CEU Business School: Getting Businesses Involved In Solving Social Problems

  • 8 Mar 2013 8:00 AM
CEU Business School: Getting Businesses Involved In Solving Social Problems
It might not be possible to estimate the amount that substance abuse costs businesses and governments. Yet this undeniable burden remains a sensitive issue that has not been effectively dealt with on national or global levels. Gergely Radacsi, a researcher at CEU's Center for Business and Society, part of CEU Business School, was driven by personal experience of the devastation of substance abuse as well as his background in economics to investigate how business participation could make a difference.

After earning his first master's degree, in agricultural economics and management from Szent Istvan University, Radacsi was offered a place as the only external expert on a committee in Hungary’s Parliament tasked with reviewing Hungary's drug policy and attempting to match it more closely with EU guidelines. Radacsi found himself wondering why the multi-sector methods suggested by the United Nations in 1996 were not being explored. The UN declaration noted that this complex issue is best handled with involvement from all sectors of society with a vested interest, including the business sector.

Radacsi continued to tackle the issue as a master's student in CEU's Department of Public Policy, where he began a rigorous global research project on corporate social responsibility (CSR) and substance abuse prevention. CSR is a widely accepted business practice based on the idea that companies should be accountable to their various stakeholders including their own employees, the environment, and local communities. Recognizing the complicated emotional aspect of substance abuse as well as the implicit stigma, Radacsi wanted to tackle the problem with an approach that essentially removed the psychological element and focused on the social impact. He asked himself: What is this costing society as a whole?

“I consciously decided to focus on prevention because I didn't want to get into this ideological debate but, instead, come at it from a logical business approach,” Radacsi said. “All sides can agree on prevention.”

From a bottom-line standpoint, taking care of the community and employees is good for business. An unhealthy workforce can interfere with business operations and sick people do not make good lifelong customers, Radacsi explained. “Alcoholism is one of the biggest problems in former socialist countries. After 50 or 60 years of heavy drinking, alcoholics' bodies can give out and then they have to go into treatment; it's a social burden to taxpayers.”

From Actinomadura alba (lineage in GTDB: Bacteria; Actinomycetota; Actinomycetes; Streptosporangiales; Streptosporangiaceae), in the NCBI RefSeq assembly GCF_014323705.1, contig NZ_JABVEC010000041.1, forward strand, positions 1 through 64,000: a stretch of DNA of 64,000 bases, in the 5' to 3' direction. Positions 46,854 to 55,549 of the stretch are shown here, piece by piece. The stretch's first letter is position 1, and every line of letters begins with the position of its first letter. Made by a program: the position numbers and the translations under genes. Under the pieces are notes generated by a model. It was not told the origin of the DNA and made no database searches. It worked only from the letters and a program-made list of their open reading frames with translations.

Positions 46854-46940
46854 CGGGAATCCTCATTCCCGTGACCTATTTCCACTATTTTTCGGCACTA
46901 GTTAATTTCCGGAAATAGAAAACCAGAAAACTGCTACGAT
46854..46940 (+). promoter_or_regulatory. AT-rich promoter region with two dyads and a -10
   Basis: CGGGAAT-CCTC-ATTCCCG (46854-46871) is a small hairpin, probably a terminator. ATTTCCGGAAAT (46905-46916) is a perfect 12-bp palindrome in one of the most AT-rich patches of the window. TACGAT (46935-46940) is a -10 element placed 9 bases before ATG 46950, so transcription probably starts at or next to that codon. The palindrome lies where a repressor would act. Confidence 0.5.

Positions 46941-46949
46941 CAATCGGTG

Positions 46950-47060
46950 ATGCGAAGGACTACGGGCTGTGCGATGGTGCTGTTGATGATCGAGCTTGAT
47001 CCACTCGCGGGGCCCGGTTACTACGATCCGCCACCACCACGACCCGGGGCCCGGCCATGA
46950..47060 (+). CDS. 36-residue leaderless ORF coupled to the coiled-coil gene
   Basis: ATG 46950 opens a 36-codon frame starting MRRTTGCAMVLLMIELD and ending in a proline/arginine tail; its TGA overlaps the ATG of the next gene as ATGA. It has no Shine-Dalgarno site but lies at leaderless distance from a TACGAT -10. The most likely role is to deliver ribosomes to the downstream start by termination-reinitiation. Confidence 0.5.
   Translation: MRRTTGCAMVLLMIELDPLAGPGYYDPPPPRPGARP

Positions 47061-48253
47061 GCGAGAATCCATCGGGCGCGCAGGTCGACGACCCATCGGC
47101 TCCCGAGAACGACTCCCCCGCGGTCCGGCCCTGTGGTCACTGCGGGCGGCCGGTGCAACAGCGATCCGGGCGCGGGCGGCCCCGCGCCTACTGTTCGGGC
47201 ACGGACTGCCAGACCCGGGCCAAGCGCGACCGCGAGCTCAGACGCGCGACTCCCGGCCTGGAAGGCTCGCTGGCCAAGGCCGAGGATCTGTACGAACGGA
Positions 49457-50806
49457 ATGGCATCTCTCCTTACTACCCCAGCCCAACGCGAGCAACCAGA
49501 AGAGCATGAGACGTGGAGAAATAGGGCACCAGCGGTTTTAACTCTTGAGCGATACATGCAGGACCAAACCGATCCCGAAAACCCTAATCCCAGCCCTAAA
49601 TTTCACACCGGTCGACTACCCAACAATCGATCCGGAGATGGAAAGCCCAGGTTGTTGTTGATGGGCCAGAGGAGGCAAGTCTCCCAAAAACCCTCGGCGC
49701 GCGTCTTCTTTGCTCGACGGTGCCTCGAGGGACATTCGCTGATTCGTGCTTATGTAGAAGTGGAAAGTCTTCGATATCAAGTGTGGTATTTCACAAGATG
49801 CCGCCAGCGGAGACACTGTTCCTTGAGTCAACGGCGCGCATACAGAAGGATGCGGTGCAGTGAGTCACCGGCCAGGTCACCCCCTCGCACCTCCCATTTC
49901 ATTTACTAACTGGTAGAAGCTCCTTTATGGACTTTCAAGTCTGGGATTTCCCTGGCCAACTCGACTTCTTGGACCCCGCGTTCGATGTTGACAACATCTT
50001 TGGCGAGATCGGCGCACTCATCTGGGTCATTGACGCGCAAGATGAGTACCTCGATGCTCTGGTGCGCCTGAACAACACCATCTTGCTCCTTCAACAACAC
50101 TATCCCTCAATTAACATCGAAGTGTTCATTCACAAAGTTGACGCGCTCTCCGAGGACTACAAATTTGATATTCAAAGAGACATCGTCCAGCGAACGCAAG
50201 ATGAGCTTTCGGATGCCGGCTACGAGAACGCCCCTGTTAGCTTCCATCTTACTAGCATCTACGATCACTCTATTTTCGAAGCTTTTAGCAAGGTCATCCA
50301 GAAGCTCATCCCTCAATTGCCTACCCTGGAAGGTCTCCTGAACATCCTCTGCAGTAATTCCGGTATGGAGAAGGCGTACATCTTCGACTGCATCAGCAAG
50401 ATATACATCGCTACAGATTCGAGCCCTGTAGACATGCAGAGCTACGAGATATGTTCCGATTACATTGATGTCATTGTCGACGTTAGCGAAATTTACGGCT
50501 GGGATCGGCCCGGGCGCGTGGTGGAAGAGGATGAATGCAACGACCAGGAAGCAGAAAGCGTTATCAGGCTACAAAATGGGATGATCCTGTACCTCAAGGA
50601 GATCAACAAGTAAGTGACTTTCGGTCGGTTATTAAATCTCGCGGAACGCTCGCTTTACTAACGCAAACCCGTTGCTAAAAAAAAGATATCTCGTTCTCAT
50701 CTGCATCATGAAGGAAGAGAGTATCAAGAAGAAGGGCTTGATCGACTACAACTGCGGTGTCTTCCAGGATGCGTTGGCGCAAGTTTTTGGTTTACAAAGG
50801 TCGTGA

Radacsi conducted detailed interviews with multinational companies regarding substance use and misuse and their attitude toward participating in CSR programs meant to address the issue. He found that the societal stigma carries over into the business world. Even if CSR programs are meant to help, some companies' management still saw it as a liability to even be associated with the issue.

“Workplace prevention is a good solution and it works. We need politicians' support. The stigma must change,” Radacsi said. “If a politician or policymaker says it's an important issue, then companies would have an easier time coming out in support of this.”

He noted that it's easier to get money to deal with drug addiction because it's a highly politicized issue. “Politicians want to show 'we care' but they ignore alcoholism and the misuse of prescription and over-the-counter drugs.”

Instead of substance abuse CSR programs, Radacsi proposes that companies begin health promotion campaigns. This is a proactive, positive approach that doesn't bear the stigma that treatment programs do. He also suggests a holistic concept that includes options for marriage counseling, financial advising, and childcare. He points to a popular program in the U.S. called EAP, or Employee Assistance Program, through which employees can seek help for issues without the fear of being fired.

Radacsi's goal is to produce a useful handbook for companies that is part policy brief and part academic analysis. He also wants pharmaceutical companies to engage in the conversation to address corruption, overprescribing, and how preventive CSR programs could produce a positive proactive impact instead of relying on a reactive model for those who are already addicted. He even suggests that it start at the basic level of pharmacist and customer. His paper on the topic, co-authored by CEU Professor Peter Hardi, director of the Center for Integrity in Business and Government and the Center for Business and Society, is set for publication in the respected U.S. journal Substance Use & Misuse.

Source: CEU Business Schol Budapest

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